Autocrine FGF feedback can establish distinct states of Nanog expression in pluripotent stem cells: A computational analysis

Dora Lakatos, Emily D. Travis, Kelsey E. Pierson, Jay L. Vivian, Andras Czirok

Research output: Contribution to journalArticle

9 Citations (Scopus)


Background: The maintenance of stem cell pluripotency is controlled by a core cluster of transcription factors, NANOG, OCT4 and SOX2 - genes that jointly regulate each other's expression. The expression of some of these genes, especially of Nanog, is heterogeneous in a population of undifferentiated stem cells in culture. Transient changes in expression levels, as well as heterogeneity of the population is not restricted to this core regulator, but involve a large number of other genes that include growth factors, transcription factors or signal transduction proteins.Results: As the molecular mechanisms behind NANOG expression heterogeneity is not yet understood, we explore by computational modeling the core transcriptional regulatory circuit and its input from autocrine FGF signals that act through the MAP kinase cascade. We argue that instead of negative feedbacks within the core NANOG-OCT4-SOX2 transcriptional regulatory circuit, autocrine signaling loops such as the Esrrb - FGF - ERK feedback considered here are likely to generate distinct sub-states within the " ON" state of the core Nanog switch. Thus, the experimentally observed fluctuations in Nanog transcription levels are best explained as noise-induced transitions between negative feedback-generated sub-states. We also demonstrate that ERK phosphorilation is altered and being anti-correlated with fluctuating Nanog expression - in accord with model simulations. Our modeling approach assigns an empirically testable function to the transcriptional regulators Klf4 and Esrrb, and predict differential regulation of FGF family members.Conclusions: We argue that slow fluctuations in Nanog expression likely reflect individual cell-specific changes in parameters of an autocrine feedback loop, such as changes in ligand capture efficiency, receptor numbers or the presence of crosstalks within the MAPK signal transduction pathway. We proposed a model that operates with binding affinities of multiple transcriptional regulators of pluripotency, and the activity of an autocrine signaling pathway. The resulting model produces varied expression levels of several components of pluripotency regulation, largely consistent with empirical observations reported previously and in this present work.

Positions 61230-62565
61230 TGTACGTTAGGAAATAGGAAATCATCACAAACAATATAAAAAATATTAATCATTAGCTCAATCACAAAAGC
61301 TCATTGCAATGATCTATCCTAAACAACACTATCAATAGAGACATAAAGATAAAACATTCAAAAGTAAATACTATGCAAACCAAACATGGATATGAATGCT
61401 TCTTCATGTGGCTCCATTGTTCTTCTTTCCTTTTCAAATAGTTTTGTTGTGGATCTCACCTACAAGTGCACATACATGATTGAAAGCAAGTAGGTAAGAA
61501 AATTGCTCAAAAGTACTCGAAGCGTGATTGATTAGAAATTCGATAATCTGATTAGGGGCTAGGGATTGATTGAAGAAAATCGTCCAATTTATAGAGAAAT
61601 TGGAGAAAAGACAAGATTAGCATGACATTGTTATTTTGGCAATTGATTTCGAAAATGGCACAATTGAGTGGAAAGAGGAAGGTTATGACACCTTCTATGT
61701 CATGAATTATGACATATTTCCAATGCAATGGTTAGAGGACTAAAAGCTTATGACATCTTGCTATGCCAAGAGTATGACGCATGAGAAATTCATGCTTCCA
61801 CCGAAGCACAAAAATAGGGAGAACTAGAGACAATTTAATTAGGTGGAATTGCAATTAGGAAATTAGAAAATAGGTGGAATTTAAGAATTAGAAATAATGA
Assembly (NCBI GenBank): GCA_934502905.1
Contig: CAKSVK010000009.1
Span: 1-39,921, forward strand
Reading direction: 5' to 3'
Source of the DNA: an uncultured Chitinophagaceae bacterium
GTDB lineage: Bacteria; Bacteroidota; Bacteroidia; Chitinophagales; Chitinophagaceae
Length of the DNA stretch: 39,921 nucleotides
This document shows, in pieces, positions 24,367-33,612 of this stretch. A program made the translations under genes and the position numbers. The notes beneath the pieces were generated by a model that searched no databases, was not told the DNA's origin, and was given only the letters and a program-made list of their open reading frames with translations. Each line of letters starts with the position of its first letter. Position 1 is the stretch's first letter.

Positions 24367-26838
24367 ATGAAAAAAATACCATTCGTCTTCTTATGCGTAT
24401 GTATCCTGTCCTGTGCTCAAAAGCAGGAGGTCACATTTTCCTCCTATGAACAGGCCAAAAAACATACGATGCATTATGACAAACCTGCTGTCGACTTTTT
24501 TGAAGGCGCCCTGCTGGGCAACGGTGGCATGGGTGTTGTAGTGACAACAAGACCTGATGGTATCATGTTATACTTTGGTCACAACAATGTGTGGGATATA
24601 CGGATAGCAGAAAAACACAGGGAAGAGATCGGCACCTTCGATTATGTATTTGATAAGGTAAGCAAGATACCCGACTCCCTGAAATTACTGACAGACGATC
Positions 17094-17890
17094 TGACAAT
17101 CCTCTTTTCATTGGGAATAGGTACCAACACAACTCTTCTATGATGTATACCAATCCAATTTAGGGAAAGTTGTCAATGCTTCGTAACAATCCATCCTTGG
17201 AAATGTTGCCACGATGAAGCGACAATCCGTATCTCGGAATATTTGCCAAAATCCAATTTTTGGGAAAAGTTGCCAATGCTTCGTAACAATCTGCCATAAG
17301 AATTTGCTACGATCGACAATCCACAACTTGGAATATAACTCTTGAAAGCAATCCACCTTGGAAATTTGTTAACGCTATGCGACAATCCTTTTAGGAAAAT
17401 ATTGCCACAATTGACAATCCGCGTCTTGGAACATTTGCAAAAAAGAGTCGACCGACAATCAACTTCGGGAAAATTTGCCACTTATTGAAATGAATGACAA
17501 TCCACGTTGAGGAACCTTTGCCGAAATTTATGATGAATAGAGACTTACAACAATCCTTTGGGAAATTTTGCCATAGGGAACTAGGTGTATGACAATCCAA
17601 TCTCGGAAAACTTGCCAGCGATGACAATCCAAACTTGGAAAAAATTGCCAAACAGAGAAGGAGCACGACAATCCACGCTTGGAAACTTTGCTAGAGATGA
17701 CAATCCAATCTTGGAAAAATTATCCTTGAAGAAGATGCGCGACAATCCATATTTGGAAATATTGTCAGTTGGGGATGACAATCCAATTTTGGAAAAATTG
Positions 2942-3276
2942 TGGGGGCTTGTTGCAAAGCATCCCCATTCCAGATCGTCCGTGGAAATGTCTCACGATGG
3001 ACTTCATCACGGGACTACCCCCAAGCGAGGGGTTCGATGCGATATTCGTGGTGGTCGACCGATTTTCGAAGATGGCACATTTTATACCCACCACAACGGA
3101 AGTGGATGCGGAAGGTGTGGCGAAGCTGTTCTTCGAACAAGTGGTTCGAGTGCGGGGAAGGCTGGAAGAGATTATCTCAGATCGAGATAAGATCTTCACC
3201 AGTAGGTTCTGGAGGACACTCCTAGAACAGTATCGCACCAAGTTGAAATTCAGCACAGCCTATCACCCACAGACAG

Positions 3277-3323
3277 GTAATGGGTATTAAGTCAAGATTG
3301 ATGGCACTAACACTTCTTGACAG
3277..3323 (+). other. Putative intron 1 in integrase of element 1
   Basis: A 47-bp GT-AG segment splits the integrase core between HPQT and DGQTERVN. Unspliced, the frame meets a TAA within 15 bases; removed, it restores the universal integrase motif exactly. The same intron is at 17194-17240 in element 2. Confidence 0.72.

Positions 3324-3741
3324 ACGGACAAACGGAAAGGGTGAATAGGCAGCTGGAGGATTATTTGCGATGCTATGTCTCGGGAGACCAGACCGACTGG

Original languageEnglish
Article number112
JournalBMC Systems Biology
Issue number1
Publication statusPublished - Sep 27 2014


  • Autocrine signaling
  • Computational model
  • Fibroblast growth factors
  • Gene expression heterogeneity
  • Mitogen-activated protein kinase
  • Regulatory network
  • Stem cell pluripotency
  • Transcription factors

ASJC Scopus subject areas

  • Structural Biology
  • Modelling and Simulation
  • Molecular Biology
  • Computer Science Applications
  • Applied Mathematics

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